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Discussion Starter #1
Has anybody else had to replace their front oxygen sensor recently?

A couple of months back my car dropped into limp home mode while I was driving on the interstate. A little disconcerting but my XV kept chugging along albeit with much reduced gas mileage.

I took it straight to my local Subaru specialist and they couldn't figure out what was wrong with it. They finally called the local Subaru dealer to see if they could get any clues and decided it had to be the front oxygen sensor.

I didn't have the resources at the time to get that replaced and just followed their recommendations to use top tier, mid grade (89 octane) gasoline until I could bring it back in for a replacement with the strong warning that I was shortening the life of my catalytic converter the longer I waited.

In the three months I drove on the "failed" front sensor the car never dropped back into limp home mode again but the fuel economy never fully recovered. (The 28.8 mpg highway driving including the expected drop associated with winter driving.) I also purchased an ODB II bluetooth reader and app to monitor performance on my phone. Sure enough, O2 sensor #1 was ready nothing....

So, I finally took it back in to get the oxygen sensor replaced and viola! Fuel economy recovered dramatically....for about 8 days... then it tanked again. Still no limp home mode but another look at the ODB II and sure enough the O2 sensor is reading nothing.

I am going to double check my tire pressure and my intake air filter in the mean time....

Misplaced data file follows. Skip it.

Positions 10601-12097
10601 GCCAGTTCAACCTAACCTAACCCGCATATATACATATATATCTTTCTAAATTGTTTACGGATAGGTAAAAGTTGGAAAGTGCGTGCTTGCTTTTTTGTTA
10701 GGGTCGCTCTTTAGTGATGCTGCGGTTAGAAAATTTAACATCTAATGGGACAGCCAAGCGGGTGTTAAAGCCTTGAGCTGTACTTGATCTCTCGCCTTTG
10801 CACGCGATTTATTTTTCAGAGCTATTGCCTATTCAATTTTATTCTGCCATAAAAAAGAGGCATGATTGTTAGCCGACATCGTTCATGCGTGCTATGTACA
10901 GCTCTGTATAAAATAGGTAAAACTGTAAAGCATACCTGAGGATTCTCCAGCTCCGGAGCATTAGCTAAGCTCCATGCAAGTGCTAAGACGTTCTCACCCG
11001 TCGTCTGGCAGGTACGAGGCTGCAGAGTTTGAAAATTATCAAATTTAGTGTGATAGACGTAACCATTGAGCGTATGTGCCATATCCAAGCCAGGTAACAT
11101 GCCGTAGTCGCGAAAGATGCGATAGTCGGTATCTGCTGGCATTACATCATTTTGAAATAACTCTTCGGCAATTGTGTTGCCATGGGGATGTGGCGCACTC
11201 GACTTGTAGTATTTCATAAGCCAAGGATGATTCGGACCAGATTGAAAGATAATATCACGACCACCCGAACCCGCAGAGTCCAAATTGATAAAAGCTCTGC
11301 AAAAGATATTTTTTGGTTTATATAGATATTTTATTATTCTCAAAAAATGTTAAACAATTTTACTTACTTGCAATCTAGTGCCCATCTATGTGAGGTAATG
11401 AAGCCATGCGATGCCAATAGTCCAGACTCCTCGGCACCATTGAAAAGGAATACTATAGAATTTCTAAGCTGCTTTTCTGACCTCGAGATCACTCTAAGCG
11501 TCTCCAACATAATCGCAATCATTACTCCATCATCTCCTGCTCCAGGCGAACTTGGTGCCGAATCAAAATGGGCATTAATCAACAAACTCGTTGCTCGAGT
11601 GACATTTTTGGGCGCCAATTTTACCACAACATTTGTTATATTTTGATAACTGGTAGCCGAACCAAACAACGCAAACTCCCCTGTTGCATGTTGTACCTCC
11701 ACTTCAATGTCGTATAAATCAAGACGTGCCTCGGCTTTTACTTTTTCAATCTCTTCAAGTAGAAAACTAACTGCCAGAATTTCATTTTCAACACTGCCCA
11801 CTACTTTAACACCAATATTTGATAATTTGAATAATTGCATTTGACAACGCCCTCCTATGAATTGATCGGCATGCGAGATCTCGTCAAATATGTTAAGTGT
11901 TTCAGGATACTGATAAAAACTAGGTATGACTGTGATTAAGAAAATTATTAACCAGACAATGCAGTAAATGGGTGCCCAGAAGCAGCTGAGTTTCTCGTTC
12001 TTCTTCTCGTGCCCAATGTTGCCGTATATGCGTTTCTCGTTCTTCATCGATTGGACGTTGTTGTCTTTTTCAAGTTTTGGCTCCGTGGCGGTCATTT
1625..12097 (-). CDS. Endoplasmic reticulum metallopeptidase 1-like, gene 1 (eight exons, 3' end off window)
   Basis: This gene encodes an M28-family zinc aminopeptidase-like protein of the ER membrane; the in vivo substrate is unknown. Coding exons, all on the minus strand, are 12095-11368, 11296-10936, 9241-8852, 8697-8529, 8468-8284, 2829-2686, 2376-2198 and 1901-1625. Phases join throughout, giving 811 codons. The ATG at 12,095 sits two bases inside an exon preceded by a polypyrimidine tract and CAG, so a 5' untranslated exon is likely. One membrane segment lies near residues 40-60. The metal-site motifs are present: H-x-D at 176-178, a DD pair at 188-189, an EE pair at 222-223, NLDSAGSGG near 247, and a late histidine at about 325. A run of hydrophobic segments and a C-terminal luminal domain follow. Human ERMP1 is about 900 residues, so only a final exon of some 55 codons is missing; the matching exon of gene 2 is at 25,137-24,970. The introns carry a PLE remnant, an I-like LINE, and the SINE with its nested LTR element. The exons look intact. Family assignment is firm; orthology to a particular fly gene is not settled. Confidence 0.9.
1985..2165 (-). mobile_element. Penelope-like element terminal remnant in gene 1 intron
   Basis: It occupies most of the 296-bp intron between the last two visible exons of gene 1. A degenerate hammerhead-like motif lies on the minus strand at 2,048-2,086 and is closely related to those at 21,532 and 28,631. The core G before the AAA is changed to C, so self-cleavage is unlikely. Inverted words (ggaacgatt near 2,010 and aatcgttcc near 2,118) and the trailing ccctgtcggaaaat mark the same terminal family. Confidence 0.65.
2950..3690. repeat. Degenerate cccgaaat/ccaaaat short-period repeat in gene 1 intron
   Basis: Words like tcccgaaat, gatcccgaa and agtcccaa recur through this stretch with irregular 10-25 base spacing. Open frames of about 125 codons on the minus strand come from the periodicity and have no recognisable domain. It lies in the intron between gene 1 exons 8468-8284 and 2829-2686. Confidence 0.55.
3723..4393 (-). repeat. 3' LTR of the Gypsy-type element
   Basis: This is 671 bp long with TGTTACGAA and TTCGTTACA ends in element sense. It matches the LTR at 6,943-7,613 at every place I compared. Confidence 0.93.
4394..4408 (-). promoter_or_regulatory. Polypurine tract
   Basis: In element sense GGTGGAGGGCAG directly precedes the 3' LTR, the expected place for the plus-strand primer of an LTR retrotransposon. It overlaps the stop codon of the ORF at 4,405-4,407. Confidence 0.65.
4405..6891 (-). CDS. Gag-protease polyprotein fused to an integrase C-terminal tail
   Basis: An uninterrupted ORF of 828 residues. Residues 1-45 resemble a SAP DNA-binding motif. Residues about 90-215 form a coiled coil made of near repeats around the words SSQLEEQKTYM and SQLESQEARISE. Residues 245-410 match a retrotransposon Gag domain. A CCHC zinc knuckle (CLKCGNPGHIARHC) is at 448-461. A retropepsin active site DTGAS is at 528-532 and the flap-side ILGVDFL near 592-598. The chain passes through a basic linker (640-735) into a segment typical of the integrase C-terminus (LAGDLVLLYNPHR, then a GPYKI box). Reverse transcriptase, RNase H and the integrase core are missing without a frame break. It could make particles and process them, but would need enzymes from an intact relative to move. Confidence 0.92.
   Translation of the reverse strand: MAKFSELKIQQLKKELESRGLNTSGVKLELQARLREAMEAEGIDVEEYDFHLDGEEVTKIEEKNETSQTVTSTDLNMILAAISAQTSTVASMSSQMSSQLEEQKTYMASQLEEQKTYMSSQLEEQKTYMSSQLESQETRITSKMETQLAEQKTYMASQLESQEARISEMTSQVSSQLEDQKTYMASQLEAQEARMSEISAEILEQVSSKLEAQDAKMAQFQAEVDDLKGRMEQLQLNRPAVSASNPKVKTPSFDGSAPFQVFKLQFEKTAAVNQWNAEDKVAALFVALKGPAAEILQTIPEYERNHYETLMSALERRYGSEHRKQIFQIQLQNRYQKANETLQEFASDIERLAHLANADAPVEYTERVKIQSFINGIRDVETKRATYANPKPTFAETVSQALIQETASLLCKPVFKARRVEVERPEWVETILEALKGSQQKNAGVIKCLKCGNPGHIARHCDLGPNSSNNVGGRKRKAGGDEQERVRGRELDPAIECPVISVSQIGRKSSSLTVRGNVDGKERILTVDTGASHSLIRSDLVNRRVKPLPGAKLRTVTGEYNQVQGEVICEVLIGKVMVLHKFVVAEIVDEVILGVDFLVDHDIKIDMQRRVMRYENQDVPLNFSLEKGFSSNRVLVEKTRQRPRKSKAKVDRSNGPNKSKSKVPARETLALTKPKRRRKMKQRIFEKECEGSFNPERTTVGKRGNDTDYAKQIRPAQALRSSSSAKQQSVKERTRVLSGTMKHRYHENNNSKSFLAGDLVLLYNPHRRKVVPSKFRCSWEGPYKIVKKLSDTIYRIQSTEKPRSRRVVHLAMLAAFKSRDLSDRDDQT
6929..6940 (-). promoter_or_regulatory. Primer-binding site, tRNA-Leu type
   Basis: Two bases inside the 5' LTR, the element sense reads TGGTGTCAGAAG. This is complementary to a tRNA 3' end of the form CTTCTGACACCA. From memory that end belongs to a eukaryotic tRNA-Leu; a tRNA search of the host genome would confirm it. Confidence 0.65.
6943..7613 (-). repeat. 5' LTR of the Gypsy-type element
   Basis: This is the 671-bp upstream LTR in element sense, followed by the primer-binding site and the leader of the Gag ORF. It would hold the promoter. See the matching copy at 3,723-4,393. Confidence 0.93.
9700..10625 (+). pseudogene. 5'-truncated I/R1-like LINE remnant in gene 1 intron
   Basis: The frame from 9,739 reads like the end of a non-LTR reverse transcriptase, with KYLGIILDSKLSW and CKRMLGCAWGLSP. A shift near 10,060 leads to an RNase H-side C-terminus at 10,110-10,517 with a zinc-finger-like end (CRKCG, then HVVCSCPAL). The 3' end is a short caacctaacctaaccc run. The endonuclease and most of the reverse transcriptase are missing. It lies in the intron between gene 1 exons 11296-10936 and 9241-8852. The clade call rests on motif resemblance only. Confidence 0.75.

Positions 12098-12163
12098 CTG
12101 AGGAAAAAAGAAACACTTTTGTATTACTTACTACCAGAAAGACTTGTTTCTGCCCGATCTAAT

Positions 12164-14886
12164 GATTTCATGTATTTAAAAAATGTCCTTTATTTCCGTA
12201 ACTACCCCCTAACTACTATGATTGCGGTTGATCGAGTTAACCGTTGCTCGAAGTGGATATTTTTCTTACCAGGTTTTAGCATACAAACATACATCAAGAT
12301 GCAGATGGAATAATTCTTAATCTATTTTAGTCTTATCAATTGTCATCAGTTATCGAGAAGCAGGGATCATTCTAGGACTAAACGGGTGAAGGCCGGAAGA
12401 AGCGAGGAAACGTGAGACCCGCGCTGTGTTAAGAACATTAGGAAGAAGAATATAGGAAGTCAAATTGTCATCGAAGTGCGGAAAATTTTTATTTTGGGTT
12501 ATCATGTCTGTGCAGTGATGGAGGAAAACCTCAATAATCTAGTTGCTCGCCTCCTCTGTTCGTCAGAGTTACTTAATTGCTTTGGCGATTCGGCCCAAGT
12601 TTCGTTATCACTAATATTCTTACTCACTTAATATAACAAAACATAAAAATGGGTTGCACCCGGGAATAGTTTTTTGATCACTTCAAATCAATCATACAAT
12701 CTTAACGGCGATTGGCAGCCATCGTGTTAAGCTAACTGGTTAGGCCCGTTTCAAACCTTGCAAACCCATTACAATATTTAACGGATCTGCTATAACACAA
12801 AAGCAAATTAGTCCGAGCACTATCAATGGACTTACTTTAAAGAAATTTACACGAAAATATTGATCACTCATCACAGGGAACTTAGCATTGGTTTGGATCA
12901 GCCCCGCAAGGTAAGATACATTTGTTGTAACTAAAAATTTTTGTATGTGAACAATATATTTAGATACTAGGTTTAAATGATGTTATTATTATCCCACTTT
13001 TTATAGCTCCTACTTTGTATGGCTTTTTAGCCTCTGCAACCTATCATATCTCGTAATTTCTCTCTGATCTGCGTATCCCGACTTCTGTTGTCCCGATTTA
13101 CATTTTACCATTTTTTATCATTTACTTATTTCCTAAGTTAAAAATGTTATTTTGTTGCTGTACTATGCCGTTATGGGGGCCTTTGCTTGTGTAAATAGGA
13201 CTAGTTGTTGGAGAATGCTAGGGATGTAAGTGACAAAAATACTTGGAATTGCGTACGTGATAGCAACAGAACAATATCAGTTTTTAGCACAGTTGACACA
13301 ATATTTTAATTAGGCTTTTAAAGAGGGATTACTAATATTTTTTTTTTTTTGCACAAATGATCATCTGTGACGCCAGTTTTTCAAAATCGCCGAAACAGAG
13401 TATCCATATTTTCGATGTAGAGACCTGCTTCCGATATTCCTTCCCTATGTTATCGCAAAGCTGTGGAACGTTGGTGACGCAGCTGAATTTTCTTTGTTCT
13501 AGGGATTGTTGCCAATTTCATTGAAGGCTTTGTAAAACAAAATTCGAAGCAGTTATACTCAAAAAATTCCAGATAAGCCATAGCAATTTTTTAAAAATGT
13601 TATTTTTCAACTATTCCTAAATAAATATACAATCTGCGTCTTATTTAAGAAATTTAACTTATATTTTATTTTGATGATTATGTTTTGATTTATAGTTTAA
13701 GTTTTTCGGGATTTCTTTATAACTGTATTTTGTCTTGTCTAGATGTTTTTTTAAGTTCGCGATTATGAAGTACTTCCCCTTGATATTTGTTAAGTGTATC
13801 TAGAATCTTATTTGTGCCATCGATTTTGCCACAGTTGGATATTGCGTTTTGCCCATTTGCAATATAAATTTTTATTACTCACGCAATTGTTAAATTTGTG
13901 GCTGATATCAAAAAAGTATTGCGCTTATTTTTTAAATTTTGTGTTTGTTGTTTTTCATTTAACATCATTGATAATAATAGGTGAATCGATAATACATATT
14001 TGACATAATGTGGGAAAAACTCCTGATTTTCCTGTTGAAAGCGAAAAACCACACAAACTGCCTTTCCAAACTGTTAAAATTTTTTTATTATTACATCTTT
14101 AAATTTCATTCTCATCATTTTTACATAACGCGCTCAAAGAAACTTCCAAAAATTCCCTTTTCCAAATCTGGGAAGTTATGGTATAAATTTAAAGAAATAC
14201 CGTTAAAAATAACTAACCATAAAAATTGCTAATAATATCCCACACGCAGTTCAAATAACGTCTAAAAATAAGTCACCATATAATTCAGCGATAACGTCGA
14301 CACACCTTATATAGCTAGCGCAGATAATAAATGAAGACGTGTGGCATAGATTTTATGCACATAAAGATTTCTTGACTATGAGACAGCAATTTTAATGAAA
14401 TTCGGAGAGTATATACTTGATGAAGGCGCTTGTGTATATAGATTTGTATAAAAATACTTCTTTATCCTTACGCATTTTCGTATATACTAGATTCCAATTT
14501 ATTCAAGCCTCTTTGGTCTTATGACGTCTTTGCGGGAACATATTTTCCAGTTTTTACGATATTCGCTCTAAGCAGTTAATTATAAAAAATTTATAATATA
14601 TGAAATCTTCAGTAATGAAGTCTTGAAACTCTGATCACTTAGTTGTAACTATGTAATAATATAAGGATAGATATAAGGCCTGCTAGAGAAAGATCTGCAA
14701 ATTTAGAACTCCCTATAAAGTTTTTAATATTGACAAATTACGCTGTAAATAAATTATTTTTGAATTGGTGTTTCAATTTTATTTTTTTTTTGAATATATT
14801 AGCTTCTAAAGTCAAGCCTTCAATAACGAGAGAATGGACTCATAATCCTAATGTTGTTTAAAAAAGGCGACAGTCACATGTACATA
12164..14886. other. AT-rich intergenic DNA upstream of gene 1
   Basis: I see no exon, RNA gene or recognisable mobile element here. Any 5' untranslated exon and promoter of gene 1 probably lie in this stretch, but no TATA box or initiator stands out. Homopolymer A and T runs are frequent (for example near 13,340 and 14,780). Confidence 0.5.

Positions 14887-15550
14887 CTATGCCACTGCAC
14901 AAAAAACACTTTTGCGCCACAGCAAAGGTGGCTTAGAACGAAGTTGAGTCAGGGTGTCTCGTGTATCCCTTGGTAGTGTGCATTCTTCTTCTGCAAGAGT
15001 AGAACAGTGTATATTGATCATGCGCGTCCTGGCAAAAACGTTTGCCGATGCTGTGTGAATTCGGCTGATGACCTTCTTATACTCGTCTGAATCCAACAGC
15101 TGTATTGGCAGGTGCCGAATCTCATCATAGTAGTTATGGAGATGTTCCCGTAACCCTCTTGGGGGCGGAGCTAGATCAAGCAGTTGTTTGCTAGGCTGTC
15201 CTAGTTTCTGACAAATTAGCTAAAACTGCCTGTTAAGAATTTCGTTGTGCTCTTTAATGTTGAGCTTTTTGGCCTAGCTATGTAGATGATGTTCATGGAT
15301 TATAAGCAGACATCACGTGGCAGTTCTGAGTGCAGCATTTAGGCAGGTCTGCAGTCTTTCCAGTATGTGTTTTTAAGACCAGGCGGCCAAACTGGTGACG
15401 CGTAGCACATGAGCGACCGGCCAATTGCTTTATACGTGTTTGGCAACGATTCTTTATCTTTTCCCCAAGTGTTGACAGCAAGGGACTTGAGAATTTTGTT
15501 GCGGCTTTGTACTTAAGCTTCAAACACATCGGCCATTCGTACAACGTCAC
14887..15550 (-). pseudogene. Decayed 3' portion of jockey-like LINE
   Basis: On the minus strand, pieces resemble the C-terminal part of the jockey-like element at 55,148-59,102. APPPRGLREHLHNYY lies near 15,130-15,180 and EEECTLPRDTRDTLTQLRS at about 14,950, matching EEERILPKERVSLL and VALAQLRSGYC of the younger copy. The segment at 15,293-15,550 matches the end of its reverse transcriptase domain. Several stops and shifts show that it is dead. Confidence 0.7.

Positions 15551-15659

What is the typical impact of temperature on mileage for you all?

Have any of you had similar issues?
 

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Recently, my local Subaru mechanic informed me that the caked-on mud around the catalytic converter and oxygen sensor are not to be left like that, as it may have an adverse effect on the readings.

I'm assuming corrosion and other materials around the O2 sensor may have played into your current predicament.
 

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Discussion Starter #3
Yeah, I've had to frequently drive across a salty winter pass. I've made a habit of thoroughly washing the car after each trip but that's just a mitigating tactic really.

Interestingly enough, I took by the shop and they showed me that the new front O2 sensor appeared to be running just fine. My bluetooth ODB II sensor wasn't reading the constant voltage signal I guess as well as confirming that I am a bit of a car hypochondriac.

They kept trying to get me to run midgrade but I've found that using it induces both a metallic pingy rattle upon acceleration and leadens my right foot.

Also, signing into to Fuelly helped reset my mileage expectations. What an awesome amount of data....
 

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You should be able to run regular fuel and not hear any "pingy rattle" while accelerating.If you must run mid grade or premium fuel to eliminate that ping/rattle then you have a problem with pre ignition.The knock sensor isn't detecting that ping/rattle.If it did then the ECU would have retarded the ignition timing making the plugs fire later to stop that ping.I would say the issue lies in the knock sensor,the ECU or the connection between the two.
 

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I think i am having this issue. I got a OBDLink car scan tool as a gift and it says i am getting no power to the front O2 sensor. I get no check engine lights or Faults on the scanner. My mileage has taken a real nose dive as well. Has anyone else had this issue?
 

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The recent loss of mileage thing could be the switch over to "winter" gas. But it should be a fairly minimal amount overall- maybe 2-3 mpg possibly more depending on your driving habits.
They usually start distributing the winter stuff around 1st of October or thereabouts. Might be earlier in colder climates.
 

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The recent loss of mileage thing could be the switch over to "winter" gas. But it should be a fairly minimal amount overall- maybe 2-3 mpg possibly more depending on your driving habits.
They usually start distributing the winter stuff around 1st of October or thereabouts. Might be earlier in colder climates.

This has been going on for a while so it is not the fuel change.
 
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